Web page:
The following AFM & SAG-AFTRA Intellectual Property Rights Distribution Fund article appeared in the November issue of Music Connection magazine as a “Close Up” column by Jonathan Widran. After reading the article, I thought it would be informative for AFM members to read and better understand what the AFM & SAG-AFTRA Intellectual Property Rights Distribution Fund does. I want to thank Music Connection magazine for their permission to reprint this article.
The Purpose of The Fund: The AFM & SAG-AFTRA Intellectual Property Rights Distribution Fund is a non-profit organization that collects and distributes royalties for non-featured artists (background singers and session musicians) for their performances on songs played on satellite radio, webcasting, non-interactive streaming services, and other digital formats. The Fund was established with the passage of two important copyright laws. The Digital Performance Royalty Act of 1995 grants owners of copyrights in sound recordings an exclusive right “to perform the copyrighted work by means of digital audio transmission.” The Digital Millennium Copyright Act (DMCA) is a 1998 United States copyright law that implements two 1996 treaties of the World Intellectual Property Organization (WIPO). Now with the passage of the Music Modernization Act, pre-1972 songs will be included, which means many more artists are now receiving royalties for their musical performances.
The Breakdown: Distributing royalties on thousands of titles a year, the Fund, having grown significantly since distributing $13 million in 2014, distributed more than $60 million in royalties in 2019—and over $300 million to date. For every dollar Sound Exchange receives from performances, they pay 50 cents to the rights holders, 45 cents to featured artists, and the remaining 5 cents to the AFM & SAG-AFTRA Fund to split between background singers and musicians. While the Fund does its best to contact every person entitled to these royalties, Colin Gilbert, associate director, PROF/Participant Services, urges background musicians and singers to sign onto the website and see if their names are on a list of unclaimed royalties. Artists can look up a song by artist or song title. They can also contact the Participant Services Department if they feel that they have not been credited on a song they have performed on. There are three types of distributions: Sound Recording (non-featured session musicians and background vocalists), Audiovisual (musicians and vocalists on motion picture and TV programs exhibited in specific foreign markets) and Symphonic (featured symphony, opera, and ballet musicians).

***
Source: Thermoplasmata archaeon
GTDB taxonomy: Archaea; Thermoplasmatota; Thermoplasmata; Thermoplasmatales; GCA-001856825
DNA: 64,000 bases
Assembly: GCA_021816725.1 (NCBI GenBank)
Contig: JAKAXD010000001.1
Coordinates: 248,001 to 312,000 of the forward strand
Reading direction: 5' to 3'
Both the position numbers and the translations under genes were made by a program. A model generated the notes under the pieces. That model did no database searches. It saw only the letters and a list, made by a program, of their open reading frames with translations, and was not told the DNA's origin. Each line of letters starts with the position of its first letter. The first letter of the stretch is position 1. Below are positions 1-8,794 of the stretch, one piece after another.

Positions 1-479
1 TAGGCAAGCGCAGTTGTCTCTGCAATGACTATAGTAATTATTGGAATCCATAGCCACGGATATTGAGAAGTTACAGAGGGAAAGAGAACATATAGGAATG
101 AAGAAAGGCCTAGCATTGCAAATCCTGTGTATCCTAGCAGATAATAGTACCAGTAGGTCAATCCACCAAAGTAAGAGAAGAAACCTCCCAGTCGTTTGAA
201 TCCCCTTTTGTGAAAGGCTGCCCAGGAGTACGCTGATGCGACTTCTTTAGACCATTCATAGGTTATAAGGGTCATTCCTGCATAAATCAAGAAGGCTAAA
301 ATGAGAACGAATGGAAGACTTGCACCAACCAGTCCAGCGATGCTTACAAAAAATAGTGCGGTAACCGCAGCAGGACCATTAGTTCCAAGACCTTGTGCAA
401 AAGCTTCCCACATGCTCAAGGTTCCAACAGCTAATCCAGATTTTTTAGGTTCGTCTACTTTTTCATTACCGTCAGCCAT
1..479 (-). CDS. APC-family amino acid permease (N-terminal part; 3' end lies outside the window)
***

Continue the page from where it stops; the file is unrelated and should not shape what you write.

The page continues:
A Quote from Colin Gilbert: “There are many misconceptions about who we are and what we do. First off, despite our name, we pay all nonfeatured performers, both union and non-union. The burden of research falls entirely on our Fund for each title, so we are reliant on clear metadata, including liner notes, contracts, and other documentation, so it’s very important for the performer to make sure that if they performed on the recording, they are listed on the credits. Although our primary mission is paying non-featured performers, many high-profile artists are considered non-featured when they perform background work on other artist’s tracks, so they get paid as well. We give out some large checks, but often it’s the folks who get the $50 and $100 checks that are impacted the most by what we do. Older and retired musicians and singers who dedicated their life to their craft but don’t have a 401k or retirement fund are especially grateful for what we do. For people like that, a $1,000 check can be life-changing.”
Visit www.afmsagaftrafund.org for more information.